Figure 1--This American boy in an undated photograph (circa 1885) taken in New York City sports slender, long ringlet curls carefully on the boy's lace collar.
Mothers who curled their sons hair chose many varied diameters for the ringlets. Sometimes this was a decission necesitated by the thickness of the boy's hair. In other instances it was more of a styling decission, a function of individual mother's preferences. . Some ringlets were quite narrow while some boys wore rather thick ringlets. I know of no actual fashion trends in curl thickness, or contemporary fashion authorities advising mothers. It is not a subject on which HBC has been able to find much information.
The thickness of the curls varied from boy to boy. They looked to have been curled at about 1 centimeters in diameter. The thickness seem to have been related to the number of curls rolled. A few available images suggest thicker ringlets, perhaps as much as 1.5 centimeters.
Based on the images I have seen, moderately thick curls seems to have been more common that the thicker or slender diameter style. This was determined in par by the thicjness of the boy's hair as well as the number of ringlets desired. Perhaps mothers were more interested in having a large number curls than very thick curls. This is a topic that HBC has not yet investigated in detail. It may well have been that contemporary generals did not discuss issues such as thickness of boys curls in detail. The care of girl's hair may have been discussed in more detail and mothers simply used the information available on girls' hair styling for their sons. Perhaps the discussion was couched in terms of children's hair styles.
Some boys appear with very slender-diameter curls. This would be ringlets under about 1 cm in diameter. This may have been the boys with hair that was not very thick or mothers that wanted a greater number of ringlets. HBC has noted, however, that some boys with these slender-diameters ringlets had only a few and not a large number of ringlets. HBC notes that many of these slender diameter riglets were observered in the 1880s and early 1990s, but became less common in the late 1990s.
Figure 2.--Classifying these ringlets by thickness, is a bit complicated. This boy's ringlets seem of medium thickness if not a liitle thicker than average.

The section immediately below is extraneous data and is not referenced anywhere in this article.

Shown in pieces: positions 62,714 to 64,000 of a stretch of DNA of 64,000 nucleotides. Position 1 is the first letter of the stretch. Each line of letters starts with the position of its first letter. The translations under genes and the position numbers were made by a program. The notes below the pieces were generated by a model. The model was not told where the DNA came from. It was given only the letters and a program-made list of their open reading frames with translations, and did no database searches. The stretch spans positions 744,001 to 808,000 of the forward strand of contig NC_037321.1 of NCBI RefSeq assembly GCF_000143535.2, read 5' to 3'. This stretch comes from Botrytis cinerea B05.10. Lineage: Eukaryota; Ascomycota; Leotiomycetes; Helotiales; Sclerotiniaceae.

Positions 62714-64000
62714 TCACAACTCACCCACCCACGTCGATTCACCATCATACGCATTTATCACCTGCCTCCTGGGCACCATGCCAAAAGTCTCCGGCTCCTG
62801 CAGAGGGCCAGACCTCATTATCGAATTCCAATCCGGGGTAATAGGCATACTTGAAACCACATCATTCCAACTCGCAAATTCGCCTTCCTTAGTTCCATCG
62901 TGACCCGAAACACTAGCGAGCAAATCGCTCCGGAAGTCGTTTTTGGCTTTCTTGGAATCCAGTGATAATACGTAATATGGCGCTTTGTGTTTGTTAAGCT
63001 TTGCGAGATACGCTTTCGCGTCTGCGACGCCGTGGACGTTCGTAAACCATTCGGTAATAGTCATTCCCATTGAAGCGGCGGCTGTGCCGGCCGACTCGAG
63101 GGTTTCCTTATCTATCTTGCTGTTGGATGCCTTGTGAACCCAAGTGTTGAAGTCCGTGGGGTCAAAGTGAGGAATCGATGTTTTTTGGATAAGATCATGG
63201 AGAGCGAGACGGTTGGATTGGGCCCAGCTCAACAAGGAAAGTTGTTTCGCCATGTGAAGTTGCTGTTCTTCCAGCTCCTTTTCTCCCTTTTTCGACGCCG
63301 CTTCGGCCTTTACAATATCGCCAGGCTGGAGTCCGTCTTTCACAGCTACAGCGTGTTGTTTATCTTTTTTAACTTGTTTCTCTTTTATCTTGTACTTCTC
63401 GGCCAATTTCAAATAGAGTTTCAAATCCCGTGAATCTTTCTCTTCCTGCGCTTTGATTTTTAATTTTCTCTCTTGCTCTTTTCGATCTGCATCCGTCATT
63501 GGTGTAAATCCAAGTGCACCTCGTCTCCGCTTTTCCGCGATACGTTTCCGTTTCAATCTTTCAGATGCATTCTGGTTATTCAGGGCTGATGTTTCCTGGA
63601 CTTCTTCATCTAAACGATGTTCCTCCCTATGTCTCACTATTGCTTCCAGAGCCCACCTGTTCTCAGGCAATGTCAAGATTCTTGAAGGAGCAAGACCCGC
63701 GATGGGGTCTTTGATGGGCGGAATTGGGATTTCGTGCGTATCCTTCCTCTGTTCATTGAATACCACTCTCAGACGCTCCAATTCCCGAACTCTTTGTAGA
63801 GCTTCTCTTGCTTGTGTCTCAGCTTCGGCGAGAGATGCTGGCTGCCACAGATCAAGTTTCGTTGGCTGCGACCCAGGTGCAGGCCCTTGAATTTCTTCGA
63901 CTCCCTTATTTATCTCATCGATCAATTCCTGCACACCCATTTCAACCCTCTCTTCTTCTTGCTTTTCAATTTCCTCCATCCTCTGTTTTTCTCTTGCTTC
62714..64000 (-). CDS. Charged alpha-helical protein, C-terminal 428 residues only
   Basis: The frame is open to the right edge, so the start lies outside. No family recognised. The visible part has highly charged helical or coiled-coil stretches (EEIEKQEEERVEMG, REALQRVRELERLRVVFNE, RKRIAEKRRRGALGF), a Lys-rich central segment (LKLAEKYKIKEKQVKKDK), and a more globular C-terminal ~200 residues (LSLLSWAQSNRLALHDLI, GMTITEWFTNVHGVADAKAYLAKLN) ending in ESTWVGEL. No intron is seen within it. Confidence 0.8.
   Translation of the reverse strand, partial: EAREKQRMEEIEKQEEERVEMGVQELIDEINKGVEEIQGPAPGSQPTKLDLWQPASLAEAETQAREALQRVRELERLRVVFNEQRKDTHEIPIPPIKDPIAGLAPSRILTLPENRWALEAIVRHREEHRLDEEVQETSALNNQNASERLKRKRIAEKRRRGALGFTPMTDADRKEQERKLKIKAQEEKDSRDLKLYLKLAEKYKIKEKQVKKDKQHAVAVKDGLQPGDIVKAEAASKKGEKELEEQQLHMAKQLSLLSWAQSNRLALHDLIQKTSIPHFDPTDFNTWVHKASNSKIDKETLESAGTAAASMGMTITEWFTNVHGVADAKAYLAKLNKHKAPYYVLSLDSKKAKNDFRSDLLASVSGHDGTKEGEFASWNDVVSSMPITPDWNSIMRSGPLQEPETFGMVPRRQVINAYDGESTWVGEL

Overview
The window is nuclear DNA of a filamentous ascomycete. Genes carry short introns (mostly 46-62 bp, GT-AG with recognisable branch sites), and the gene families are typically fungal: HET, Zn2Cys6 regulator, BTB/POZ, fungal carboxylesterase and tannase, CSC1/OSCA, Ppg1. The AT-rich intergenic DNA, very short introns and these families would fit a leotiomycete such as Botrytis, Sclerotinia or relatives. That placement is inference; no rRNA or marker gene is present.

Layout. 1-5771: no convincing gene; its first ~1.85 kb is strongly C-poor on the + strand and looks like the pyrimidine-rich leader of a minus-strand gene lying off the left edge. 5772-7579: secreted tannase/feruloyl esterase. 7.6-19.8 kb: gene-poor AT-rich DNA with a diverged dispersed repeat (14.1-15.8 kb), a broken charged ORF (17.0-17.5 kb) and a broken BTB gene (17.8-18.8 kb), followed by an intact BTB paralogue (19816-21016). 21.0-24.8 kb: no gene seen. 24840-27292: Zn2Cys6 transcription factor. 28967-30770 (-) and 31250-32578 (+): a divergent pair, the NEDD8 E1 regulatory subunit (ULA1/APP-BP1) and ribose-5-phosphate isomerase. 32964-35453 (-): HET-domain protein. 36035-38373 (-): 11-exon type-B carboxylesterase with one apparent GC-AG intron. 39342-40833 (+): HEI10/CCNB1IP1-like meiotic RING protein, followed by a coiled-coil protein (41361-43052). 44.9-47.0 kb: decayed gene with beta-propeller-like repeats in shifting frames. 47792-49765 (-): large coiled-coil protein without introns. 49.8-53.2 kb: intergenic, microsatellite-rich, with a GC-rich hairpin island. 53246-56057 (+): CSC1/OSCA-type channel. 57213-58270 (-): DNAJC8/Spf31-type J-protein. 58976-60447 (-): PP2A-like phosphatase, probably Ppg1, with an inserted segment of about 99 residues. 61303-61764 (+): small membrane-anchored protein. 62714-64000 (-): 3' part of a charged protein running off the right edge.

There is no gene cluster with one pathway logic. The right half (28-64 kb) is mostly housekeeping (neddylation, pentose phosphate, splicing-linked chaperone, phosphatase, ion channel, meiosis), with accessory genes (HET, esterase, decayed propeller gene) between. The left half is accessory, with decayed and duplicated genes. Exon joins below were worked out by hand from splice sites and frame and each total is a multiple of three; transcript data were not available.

Medium length curls were curls of about 1 cm in diameter, a little more than a half inch. HBC's initial assessment is that these medium diameter curls were the most common. This is, however, only an initial assessment. This rquires a more careful assessment before drawing any definitive conclusions. HBC is not sure how many ringlets boys with medium thickness might have.
Ringlets reaching 1.5 cm look much thicker than the ones generally seen. Ringlets of this thickness, however, seem relatively rare. We have noted fewer portraits with these thick ringlets than with the slender and mdium thick ringlets. We are not sure at this time why this was. HBC is not sure how many ringlets boys with medium thickness might have. The thickness of course limits how many ringlets can be formed. As a result boys with these thicvk ringlets have a very small number of them. We also ten to note these thick styles more commonly after the turn of the 20th centiry than in the 1880s or revern the 1890s.
HBC has no information at this time on any relationship between the thickness of ringlets and specific clothing styles.
HBC has no information at this time on any relationship between the thickness of ringlets over time.
HBC has no information at this time on any relationship between the thickness of ringlets in different countries.
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